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A currency transaction report (CTR) is a report made by U.S. financial institutions aiming to prevent money laundering.
Every bank must fill out a CTR report electronically and file it with the Financial Crimes Enforcement Network (FinCEN) whenever a customer attempts to withdraw, deposit, transfer, or exchange more than $10,000 (i.e., $10,000.01 or more) in cash in one day—over one or multiple transactions. In some cases, a CTR may also be filed for smaller transactions, particularly if a customer seems to be deliberately avoiding the $10,000 threshold (sometimes called “structuring”).
History of the Currency Transaction Report
Financial institutions didn’t have to use the CTR until 1970 when President Richard Nixon signed the Bank Secrecy Act (BSA) into law. The BSA was established to stop criminals from using the banking system to hide their "ill-gotten gains" or launder money. The law was strengthened over the years, including after the September 11, 2001 terrorist attacks.
What Purpose Does a Currency Transaction Report Serve?
A CTR protects the banking industry from threats caused by people committing financial crimes. The goal of the anti-money laundering regulation is to deter criminals who try to hide the money they obtained illegally.
This law also applies to cryptocurrency businesses. For example, if a cryptocurrency ATM operator's client tries to purchase bitcoin with more than $10,000 in cash from one of their machines, the operator must file a CTR. In addition, if that business person also operates a cryptocurrency exchange, and a client tries to sell more than $10,000 worth of bitcoin in one day, they must file a cryptocurrency CTR.
How Does a Currency Transaction Report Work?
Whenever a bank's customer initiates a transaction of more than $10,000, the institution's banking software will automatically generate a currency transaction report. Generally, the software will autofill the relevant customer data and tax information on the form. If there are signs that a transaction of more than $10,000 may be suspicious, a bank employee can mark a CTR so that it triggers a suspicious activity report (SAR).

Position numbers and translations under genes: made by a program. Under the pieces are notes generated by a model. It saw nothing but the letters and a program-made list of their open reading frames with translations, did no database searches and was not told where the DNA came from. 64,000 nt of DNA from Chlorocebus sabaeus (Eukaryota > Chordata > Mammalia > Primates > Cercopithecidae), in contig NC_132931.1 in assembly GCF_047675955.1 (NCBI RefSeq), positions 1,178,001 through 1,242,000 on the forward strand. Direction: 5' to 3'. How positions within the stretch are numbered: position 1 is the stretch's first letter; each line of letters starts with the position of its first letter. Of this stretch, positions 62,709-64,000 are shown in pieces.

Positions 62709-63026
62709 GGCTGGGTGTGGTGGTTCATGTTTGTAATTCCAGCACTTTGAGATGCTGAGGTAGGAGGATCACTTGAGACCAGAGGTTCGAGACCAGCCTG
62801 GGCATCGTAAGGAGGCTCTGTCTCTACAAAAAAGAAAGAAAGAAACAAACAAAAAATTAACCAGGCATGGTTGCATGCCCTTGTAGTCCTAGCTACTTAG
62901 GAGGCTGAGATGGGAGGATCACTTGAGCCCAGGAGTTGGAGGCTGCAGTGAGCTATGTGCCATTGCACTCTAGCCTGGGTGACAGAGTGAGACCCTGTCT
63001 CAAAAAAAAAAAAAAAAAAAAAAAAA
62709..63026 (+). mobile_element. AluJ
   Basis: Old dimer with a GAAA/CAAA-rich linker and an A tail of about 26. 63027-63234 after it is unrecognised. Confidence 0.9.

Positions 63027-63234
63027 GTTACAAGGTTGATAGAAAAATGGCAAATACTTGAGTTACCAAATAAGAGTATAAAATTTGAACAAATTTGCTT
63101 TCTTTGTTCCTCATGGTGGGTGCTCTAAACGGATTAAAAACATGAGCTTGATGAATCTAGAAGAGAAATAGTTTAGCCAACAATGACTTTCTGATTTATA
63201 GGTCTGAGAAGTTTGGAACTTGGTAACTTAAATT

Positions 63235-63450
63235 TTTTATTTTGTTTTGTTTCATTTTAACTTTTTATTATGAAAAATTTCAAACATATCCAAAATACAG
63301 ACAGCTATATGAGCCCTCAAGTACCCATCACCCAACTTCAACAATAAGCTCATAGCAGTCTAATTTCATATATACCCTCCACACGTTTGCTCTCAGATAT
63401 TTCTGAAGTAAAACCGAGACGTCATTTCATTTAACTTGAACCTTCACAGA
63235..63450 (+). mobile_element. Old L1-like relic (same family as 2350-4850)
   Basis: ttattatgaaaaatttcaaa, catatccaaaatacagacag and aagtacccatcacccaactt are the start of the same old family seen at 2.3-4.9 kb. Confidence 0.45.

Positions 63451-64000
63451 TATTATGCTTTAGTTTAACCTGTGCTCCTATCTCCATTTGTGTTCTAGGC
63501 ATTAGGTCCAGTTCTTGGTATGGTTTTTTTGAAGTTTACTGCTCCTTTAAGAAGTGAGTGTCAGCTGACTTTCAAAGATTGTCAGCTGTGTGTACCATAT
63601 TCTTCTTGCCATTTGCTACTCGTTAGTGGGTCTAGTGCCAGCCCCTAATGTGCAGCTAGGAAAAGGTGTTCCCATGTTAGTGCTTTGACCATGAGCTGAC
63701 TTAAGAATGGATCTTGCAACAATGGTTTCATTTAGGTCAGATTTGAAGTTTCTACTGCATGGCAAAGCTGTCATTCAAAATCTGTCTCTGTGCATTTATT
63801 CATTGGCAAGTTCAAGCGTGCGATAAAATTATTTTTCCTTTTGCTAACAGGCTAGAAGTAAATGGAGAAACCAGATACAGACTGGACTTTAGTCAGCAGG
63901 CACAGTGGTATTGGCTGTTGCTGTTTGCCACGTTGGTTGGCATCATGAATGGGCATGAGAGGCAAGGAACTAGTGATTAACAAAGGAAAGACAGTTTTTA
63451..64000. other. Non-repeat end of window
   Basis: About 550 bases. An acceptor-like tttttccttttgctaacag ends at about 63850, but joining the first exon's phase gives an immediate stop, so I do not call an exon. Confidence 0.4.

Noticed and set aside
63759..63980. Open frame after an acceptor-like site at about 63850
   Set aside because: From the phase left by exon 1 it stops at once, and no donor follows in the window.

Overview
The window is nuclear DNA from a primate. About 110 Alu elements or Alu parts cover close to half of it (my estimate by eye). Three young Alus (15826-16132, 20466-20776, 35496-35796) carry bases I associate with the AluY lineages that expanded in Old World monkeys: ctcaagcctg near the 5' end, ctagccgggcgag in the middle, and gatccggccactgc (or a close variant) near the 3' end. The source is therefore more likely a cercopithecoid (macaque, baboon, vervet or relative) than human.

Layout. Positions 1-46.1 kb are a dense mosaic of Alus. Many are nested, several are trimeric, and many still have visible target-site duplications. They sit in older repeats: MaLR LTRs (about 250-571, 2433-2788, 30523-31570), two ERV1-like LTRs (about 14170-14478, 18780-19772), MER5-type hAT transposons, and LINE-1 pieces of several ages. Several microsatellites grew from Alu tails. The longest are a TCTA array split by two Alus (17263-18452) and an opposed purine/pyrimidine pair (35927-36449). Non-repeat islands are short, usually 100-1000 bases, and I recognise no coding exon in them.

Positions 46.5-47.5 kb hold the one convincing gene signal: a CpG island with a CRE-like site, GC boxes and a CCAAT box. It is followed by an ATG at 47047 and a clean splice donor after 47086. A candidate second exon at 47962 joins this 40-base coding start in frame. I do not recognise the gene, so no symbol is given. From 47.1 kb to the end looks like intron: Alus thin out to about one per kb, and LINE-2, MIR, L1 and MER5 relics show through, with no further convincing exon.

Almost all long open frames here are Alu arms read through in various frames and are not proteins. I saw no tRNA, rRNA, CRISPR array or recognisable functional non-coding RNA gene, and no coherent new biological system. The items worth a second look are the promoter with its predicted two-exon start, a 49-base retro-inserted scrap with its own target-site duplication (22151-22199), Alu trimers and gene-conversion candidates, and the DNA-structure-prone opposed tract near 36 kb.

A financial institution doesn’t have to tell a customer if their transaction triggers a CTR, but the bank officer must disclose that information if the customer asks. Although the customer can cancel the transaction when they're alerted to the CTR requirement, it's too late to prevent the bank from reporting it. If the customer refuses to complete the transaction or modifies it so that it amounts to less than $10,000, the bank must file a suspicious activity report with FinCEN.
However, these entities are exempt from this requirement:
- An agency or department of a local, state, or federal government.
- A U.S. bank.
- Certain corporations with stocks traded on the New York Stock Exchange, Nasdaq, and the American Stock Exchange.
Compliance refers to the regulations, laws, and guidelines governing businesses and financial institutions.
- 1What is SOC 2?
- 2What is Section 314(b)?
- 3Financial Crimes Enforcement Network (FinCEN)
- 4Customer Due Diligence
- 5Customer Identification Program
- 6What is Section 314(a)?
- 7Suspicious Activity Report
- 8Politically Exposed Person
- 9Specially Designated Nationals
- 10What is a Currency Transaction Report?
- 11What is OFAC?
- 12What is the Bank Secrecy Act (BSA)?
- 13What is PCI DSS Certification?
- 14What is AML Compliance?
- 15Office of the Comptroller of the Currency (OCC)
- 16What is the Electronic Fund Transfer Act?
- 17Personal Identifiable Information (PII)
- 18Compliance Risk Management
- 19What is Know Your Customer (KYC)?
- 20Know Your Business (KYB)